Talking Point: How hotels can help encourage ecotourism

Volunteers set up a moth trap for studying and releasing

Volunteers set up a moth trap for studying and releasing

In this Talking Point blog, Andy Jefferies founder of Wild Days describes how hotels can attract guests with a desire for experiences and to make a positive impact, whilst also helping their local ecosystem.

In the Year of Sustainable Tourism for Development, hotels are increasingly aware of guests seeking holidays that offer them interesting experiences but also allow them to have a positive impact in some way. The recent IHG trends report highlights the current theme of ‘responsible individualism’ whereby ‘it’s not enough just to give, it is important to make a difference by giving back. Involvement is key, with tourists preferring to be a participator over a spectator’.

Internationally, there has been a huge appetite for wildlife volunteering and conservation holidays, with organisations such as Earthwatch, Biosphere Expeditions and Blue Ventures building fully-accommodated wildlife research trips with a strong focus on benefiting nature. By partnering with organisations like this, hotels can not only offer guests something different and memorable, they can also improve their CSR as responsible businesses.

In the UK there have been fewer opportunities for visitors to have hands-on wildlife experiences, but tourists coming to the UK may be just as likely to want to give something back as they are to want to visit Big Ben and Buckingham Palace.

One potential partner for hotels seeking to offer guests new experiences is Wild Days which has successfully launched an exemplary programme of UK wildlife conservation holidays, beginning last year in support of the work of England’s Suffolk Coast and Heaths AONB and Suffolk District Council.

The Wild Days conservation approach is to create British holiday experiences that match the standards of quality tourist experiences around the world, including comfortable accommodation, a focus on good local food and inspiring opportunities to experience wildlife first hand whilst contributing to vital research.

Hotels can get involved by supporting local wildlife conservation organisations in their location that offer guests unique experiences and which also help them to preserve the environment.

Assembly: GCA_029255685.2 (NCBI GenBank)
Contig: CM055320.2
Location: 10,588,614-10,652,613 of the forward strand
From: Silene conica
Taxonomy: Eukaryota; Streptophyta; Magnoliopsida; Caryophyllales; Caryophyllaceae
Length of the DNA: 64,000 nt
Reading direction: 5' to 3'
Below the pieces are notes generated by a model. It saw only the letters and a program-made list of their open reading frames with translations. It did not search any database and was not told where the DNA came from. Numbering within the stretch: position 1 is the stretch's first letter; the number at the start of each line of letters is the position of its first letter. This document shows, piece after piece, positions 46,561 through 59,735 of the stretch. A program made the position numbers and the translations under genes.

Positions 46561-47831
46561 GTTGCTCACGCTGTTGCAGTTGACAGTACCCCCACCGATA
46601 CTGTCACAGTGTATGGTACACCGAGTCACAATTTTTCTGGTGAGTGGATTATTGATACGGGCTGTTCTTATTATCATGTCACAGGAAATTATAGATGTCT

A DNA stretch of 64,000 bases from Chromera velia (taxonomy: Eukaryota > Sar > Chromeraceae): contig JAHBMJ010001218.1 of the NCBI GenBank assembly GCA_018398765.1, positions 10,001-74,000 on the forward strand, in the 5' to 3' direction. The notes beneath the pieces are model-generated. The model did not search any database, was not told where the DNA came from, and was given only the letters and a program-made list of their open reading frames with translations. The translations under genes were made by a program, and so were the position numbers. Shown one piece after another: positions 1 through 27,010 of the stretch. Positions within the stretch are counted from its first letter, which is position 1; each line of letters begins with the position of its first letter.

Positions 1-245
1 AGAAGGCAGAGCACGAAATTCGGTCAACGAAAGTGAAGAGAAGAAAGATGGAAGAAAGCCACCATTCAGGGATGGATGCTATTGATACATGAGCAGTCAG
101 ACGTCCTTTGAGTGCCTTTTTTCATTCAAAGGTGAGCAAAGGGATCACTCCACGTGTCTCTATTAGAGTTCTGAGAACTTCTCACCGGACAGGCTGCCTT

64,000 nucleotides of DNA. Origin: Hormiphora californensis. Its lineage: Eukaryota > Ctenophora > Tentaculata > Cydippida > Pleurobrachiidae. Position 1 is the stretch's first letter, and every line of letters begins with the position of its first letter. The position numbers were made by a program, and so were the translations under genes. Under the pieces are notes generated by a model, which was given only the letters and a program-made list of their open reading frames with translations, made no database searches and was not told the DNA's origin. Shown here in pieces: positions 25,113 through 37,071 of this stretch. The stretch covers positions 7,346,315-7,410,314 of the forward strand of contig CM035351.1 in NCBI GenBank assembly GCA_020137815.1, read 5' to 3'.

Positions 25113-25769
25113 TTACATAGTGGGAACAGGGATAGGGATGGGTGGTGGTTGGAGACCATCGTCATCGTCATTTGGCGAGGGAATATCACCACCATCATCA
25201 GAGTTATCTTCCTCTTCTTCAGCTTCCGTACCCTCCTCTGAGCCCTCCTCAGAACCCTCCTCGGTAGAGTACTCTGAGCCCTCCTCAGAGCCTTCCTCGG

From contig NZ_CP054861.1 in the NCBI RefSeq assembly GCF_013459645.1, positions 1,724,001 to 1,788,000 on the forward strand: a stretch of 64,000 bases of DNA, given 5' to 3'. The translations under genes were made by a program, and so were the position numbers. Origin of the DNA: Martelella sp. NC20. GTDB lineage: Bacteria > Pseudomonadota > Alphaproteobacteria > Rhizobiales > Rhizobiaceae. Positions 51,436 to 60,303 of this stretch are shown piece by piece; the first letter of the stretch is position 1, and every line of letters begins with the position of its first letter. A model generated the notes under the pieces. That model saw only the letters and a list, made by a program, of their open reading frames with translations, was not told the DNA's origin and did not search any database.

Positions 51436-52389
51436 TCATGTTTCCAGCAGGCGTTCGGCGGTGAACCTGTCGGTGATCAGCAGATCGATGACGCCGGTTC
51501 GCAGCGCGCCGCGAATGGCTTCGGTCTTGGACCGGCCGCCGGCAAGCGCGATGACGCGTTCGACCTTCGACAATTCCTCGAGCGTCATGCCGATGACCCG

It’s very clear to me that the Millennials and Gen Y tourists want to do something useful to help nature but are struggling to find UK holidays that make a positive contribution to conservation. ‘This is exactly what I’ve been looking for’ is typical feedback we get from the people taking part in our eco holidays.

In order to echo their customer’s passion for environmental issues, hotels could research wildlife campaigns, groups and projects in their local area and offer collaboration as part of a package. Here are some good places to get started:

The Wildlife Trusts  National Trust  Natural England  National Parks  Areas Of Natural Beauty – Landscapes for life  The Conservation Volunteers  The Mammal Society  Earthwatch

The 2016 State of Nature report shows that now, more than ever, there’s a need for active nature conservation in the UK on a large scale and that everyone can get involved. Citizen science has burgeoned in Britain, with volunteers contributing to scientific understanding and generating a staggering 4.5 million wildlife observations annually. There are currently more than 200 voluntary wildlife-recording initiatives across the UK such as: Zooniverse, Beachwatch, Big Seaweed Search etc. It is worth hotels looking up their local citizen science projects – wherever they are in the world - and making a feature of them to enhance their guests’ experience.

Hotels could also increase their appeal to responsible tourists by highlighting their sustainability policies and offering suggestions on how to connect visiting children with nature (for inspiration visit Wildlife Watch and The Wild Network).

The UK is currently one of the most nature-depleted countries in the world - all the more reason that ecotourism should be scaled-up across the nation.

Development of high quality ecotourism in the UK is long-overdue; the need is greater than ever and conditions are ripe right now. Ecotourism in Britain is ready to move from niche to mainstream and in the process make a real difference to our environment.

Read more on Wild Days eco holidays and wildlife conservation.

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